A poem about depression

Trigger warning: depression, mental illness, suicidal ideation

I’ve been living with depression for at least 11 or 12 years now. That’s almost half of my life. And it’s a very long time to have been ill.
Here is a poem I wrote about the two different “phases” of my depression: one in which I actively want to die, the other in which I feel that life is terrible but want to stay alive.

Depressions

Wanting to die was easier
A want can be answered with deliberate denial
No matter whether bravery or masochism,
It was a choice I made
I kept myself alive.

I no longer want to die
But living is harder
Changed from active choice
To something thrust upon me
By outside forces.

Wanting death and pushing it away
Took strength
This feels like weakness
Taking what I have been given
Want it or not.

Trick of the Light

This complements my last post on bisexuality and biphobia pretty well. Whilst mine was a lot about internalised biphobia, this one looks more at what non-bi people say to and about bi people.

Switch Studies

We’re not invisible. We’re just not real.

Bisexuals are a trick of the light. There we are, the B of LGBT. We’re acknowledged, included, magnanimously held up by the Ls and Gs as part of the queer family. It’s hard to complain. We’re embraced with far more enthusiasm than transfolk, after all. We get a letter, which is more than can be said for a number of other sexual minorities. Unlike “genderfluid” or “asexual” or “intersex”, if you say “bisexual” in conversation everyone knows the word.

Or do they?

We’re a trick of the light. People make assumptions. They try to translate us, but there’s no word for us in their experience. “Bisexual” too often gets erased from our identities and replaced with something else.

What does bisexuality look like, through the lens of hetero- or homosexuality? What does it mean, not to be gender-exclusive in a world where gender…

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I could pick a side… but I won’t

I am bisexual. I can and do become attracted to women, men and people of other genders. I find it incredibly, ridiculously hard to actually say so.

Because I have a whole tonne of internalised biphobia. Because despite evidence to the contrary, I’m forever looking for clues that I’m somehow “really” hetero or “really” gay. Because I live in a world that bases sexual identity on the relation between someone’s gender and the gender of their partners and then tries to fit everyone into “straight” and “gay”.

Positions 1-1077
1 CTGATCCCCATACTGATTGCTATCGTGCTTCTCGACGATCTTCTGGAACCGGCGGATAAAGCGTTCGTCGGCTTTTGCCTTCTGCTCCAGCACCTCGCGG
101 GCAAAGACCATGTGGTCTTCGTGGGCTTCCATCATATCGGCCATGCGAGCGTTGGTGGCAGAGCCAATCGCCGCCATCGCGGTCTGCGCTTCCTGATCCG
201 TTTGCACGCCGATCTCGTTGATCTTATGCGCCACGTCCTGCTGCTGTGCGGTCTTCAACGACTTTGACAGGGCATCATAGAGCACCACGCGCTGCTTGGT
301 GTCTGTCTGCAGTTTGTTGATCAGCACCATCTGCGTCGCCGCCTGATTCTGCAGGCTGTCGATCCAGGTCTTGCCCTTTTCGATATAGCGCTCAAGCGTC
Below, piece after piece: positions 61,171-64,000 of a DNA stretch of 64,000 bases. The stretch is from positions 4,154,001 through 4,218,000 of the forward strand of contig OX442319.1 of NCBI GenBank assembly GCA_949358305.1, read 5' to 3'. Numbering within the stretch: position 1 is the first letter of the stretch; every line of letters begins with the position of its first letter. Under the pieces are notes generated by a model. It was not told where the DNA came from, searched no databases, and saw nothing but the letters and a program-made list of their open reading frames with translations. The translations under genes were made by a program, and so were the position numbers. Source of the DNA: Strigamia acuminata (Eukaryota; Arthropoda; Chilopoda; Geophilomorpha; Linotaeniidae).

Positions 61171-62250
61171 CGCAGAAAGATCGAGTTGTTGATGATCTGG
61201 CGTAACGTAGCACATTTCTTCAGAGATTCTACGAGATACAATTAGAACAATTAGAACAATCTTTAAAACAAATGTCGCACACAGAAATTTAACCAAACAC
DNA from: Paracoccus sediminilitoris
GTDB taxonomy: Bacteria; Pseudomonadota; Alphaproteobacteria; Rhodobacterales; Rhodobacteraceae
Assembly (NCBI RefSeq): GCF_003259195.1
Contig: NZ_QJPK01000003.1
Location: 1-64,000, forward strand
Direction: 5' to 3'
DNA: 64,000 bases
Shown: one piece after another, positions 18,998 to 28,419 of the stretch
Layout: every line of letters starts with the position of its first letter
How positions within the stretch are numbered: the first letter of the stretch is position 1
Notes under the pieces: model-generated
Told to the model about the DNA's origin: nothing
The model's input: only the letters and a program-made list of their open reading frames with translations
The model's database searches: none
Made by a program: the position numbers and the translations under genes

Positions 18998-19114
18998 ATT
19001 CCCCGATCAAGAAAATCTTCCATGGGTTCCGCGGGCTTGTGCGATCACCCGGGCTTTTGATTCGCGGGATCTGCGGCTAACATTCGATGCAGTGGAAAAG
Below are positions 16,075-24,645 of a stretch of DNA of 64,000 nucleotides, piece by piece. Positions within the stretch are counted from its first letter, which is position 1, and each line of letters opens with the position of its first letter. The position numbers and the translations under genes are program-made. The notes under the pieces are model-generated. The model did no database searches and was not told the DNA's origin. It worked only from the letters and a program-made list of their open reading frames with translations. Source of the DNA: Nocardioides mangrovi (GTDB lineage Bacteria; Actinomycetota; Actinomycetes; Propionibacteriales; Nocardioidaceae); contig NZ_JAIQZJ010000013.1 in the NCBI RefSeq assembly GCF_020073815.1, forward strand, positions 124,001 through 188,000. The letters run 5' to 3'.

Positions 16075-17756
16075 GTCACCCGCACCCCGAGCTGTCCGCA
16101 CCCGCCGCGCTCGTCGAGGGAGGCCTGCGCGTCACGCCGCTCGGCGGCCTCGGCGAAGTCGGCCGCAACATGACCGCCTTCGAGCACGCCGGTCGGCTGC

Gender preferences don’t seem to be a fixed thing for me. I very, very consistently find people with darker hair more attractive than people with blonde hair. I very consistently find other autistic people more attractive than neurotypical people. I currently seem to find men generally more attractive than women but this has changed rapidly and I fully expect it to change again.
Yet I never quite feel “bi enough” to call myself bisexual. Even when I was dating a man, a nonbinary person *and* a woman, I didn’t feel “bi enough” because I was mainly attracted to women. Now, I’m attracted to a lot of men and in a long term relationship with a woman I am very much in love with and very, very attracted to. And I don’t feel “bi enough”.

I think this has a lot to do with the constant pressure, both overt and covert to “pick a side”. The world around me and a heck of a lot of the people that comprise it make it very clear to me that I may like either women or men. Pick one. I may be straight and if I can’t be straight then I should be gay. Pick a side. Circle one option only.

And as I’m bisexual, then I could choose to be straight. Both the straight community and the LG community push the message that no one would ever choose to be gay if they had the choice. Yet both tell me that I do have the choice. Pick a side. The conclusion is obvious. I’m supposed to “choose” to be “straight”.

Leaving aside the difficulties cis people have with understanding how gay and straight work for trans people such as myself (put simply, any relationship I have with a cis person will be seen as “gay” by a large number of people) what would it mean for me to pick a side and choose to be “straight”?